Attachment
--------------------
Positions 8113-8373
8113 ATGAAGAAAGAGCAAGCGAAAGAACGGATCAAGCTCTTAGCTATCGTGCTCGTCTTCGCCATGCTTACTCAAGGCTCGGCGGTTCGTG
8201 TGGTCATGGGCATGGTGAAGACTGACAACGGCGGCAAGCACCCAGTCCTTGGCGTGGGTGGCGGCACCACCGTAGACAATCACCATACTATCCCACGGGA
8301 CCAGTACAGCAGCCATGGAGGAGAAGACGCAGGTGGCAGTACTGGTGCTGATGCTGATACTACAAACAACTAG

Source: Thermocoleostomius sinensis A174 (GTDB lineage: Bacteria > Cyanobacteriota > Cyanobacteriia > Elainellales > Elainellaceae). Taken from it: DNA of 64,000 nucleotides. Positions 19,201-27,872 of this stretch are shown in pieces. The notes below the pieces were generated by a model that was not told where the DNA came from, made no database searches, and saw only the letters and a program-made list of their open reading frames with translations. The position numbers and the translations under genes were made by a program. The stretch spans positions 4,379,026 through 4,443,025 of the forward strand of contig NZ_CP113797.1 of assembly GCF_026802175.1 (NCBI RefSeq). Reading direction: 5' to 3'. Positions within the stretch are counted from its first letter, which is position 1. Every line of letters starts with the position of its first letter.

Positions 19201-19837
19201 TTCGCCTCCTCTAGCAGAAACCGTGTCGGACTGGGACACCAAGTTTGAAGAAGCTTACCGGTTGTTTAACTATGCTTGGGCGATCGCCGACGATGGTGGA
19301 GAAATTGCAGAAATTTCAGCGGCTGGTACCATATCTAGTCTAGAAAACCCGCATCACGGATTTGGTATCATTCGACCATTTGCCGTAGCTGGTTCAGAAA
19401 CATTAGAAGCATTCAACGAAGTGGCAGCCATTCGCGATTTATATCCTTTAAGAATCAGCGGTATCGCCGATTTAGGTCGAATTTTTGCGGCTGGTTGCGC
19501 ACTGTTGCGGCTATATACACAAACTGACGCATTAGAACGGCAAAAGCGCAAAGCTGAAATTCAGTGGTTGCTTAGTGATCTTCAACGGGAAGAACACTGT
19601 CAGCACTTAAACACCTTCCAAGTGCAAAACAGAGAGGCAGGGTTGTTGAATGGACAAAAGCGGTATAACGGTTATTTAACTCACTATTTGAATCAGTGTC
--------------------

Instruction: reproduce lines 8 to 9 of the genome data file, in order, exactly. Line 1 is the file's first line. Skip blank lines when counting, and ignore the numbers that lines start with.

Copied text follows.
19301 GAAATTGCAGAAATTTCAGCGGCTGGTACCATATCTAGTCTAGAAAACCCGCATCACGGATTTGGTATCATTCGACCATTTGCCGTAGCTGGTTCAGAAA
19401 CATTAGAAGCATTCAACGAAGTGGCAGCCATTCGCGATTTATATCCTTTAAGAATCAGCGGTATCGCCGATTTAGGTCGAATTTTTGCGGCTGGTTGCGC